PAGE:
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By Lionel Vigil 

News Americas, GUATEMALA CITY, Guatemala, Fri. Sept. 9, 2022: Guatemala suffers from poverty, violence and corruption.   While no one wishes these things to drive them from family or community, sometimes it can be the only option when hope for change disappears.   

This is especially true in Guatemala’s coffee growing regions, where many farmers and their families depend on this single crop for their incomes.  Fluctuating prices and extreme weather intensified by climate change are making coffee farming more precarious than ever.  Diversifying incomes is a first step to higher incomes and the stability that makings planning for the future possible.  Savings and credit groups are helping many coffee farming families create new and more secure loans and income sources that provide hope and reason to remain in their communities. 

In Sololá, not far from Lake Atitlan, groups of about 20 women are forming savings and credit groups with the help of international development organization World Neighbors.   Members contribute a small amount each month.   They elect an administrator from among them to hold the funds and handle the bookkeeping.   Every member of the savings and credit group receives training in basic accounting, how to calculate interest and other core financial skills. 

When a group amasses enough capital, it makes loans at very low or no interest.  If a member has trouble paying back a loan, the group works with them on terms that fit their circumstances.  This cuts out moneylenders and others who can loan at high rates and impose harsh terms if a lender has trouble with repayment.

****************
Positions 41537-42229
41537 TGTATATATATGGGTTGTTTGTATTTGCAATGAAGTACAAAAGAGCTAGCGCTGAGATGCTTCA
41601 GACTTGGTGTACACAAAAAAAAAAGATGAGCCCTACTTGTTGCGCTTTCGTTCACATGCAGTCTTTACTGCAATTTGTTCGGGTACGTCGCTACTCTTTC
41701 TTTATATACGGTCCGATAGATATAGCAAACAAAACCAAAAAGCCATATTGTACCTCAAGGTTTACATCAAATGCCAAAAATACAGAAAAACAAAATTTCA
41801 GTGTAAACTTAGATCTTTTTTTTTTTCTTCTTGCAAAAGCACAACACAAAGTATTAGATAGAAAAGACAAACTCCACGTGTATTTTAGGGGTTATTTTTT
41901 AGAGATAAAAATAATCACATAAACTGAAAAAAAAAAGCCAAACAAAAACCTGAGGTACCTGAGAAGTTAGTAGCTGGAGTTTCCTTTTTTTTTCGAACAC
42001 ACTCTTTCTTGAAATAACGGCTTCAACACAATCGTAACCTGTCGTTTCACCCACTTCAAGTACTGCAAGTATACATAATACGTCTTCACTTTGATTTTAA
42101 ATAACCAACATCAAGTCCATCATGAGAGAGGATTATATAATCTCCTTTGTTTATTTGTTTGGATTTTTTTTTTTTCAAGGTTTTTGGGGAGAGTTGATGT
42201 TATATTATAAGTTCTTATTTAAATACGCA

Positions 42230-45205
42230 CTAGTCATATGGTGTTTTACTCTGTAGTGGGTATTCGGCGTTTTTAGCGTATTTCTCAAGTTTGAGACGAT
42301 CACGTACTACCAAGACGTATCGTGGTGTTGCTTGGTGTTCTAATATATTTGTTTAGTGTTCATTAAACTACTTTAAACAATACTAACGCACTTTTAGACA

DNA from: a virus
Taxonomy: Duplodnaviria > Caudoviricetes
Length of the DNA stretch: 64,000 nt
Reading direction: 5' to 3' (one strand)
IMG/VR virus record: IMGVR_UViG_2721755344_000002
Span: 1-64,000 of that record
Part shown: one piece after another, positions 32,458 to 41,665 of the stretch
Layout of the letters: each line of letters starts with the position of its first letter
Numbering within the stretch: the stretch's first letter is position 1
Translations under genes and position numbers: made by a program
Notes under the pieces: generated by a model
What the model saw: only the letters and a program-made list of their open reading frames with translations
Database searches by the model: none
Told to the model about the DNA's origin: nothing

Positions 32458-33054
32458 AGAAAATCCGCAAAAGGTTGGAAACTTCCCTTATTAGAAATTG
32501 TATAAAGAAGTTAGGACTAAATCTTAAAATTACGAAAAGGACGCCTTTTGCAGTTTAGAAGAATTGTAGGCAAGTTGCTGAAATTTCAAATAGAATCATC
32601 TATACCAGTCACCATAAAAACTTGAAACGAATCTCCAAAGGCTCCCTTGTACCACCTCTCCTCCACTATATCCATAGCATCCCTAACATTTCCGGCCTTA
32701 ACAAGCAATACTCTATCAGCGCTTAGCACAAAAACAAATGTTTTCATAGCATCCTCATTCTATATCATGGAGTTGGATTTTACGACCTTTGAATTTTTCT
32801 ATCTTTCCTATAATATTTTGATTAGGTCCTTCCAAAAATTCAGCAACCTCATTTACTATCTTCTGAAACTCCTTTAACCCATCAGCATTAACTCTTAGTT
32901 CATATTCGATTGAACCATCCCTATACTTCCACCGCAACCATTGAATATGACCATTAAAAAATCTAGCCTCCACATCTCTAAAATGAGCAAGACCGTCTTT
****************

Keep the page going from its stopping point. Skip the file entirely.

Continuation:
Loans are used to invest in improvements like tunnel greenhouses to grow vegetables, fishponds to produce tilapia for family consumption and sale and other agricultural innovations. They are also used to start small businesses, including the production of tote bags and clothing, small retail shops and more.   Finally, communities with established groups also take out loans to build community public goods, like meeting centers and even elementary schools.  All these investments diversify incomes and meet needs identified by communities.  

Interest on loans is combined with continued monthly contributions to steadily build the amount of capital available for investment.   The amount available to lend members can grow quickly and to substantial levels.  

This spring, 12 savings and credit groups were formed in Sololá.  The groups have saved nearly $10,000.   The groups have loaned members over $4,000, about 44% of the total saved.    

Foreign investment would certainly help Guatemala grow faster.   But savings and credit groups provide capital that is owned and controlled by communities and invested to meet pressing community needs.  Combined with health, education, clean water and other initiatives, these groups help enable communities to lift themselves from poverty and catalyze sustainable development.   In that lies hope for a better future.  And a reason to stay in the community one knows, living and working with the people one most values.  

EDITOR’S NOTE: Lionel Vigil is Regional Director for Latin America and the Caribbean at World Neighbors.  

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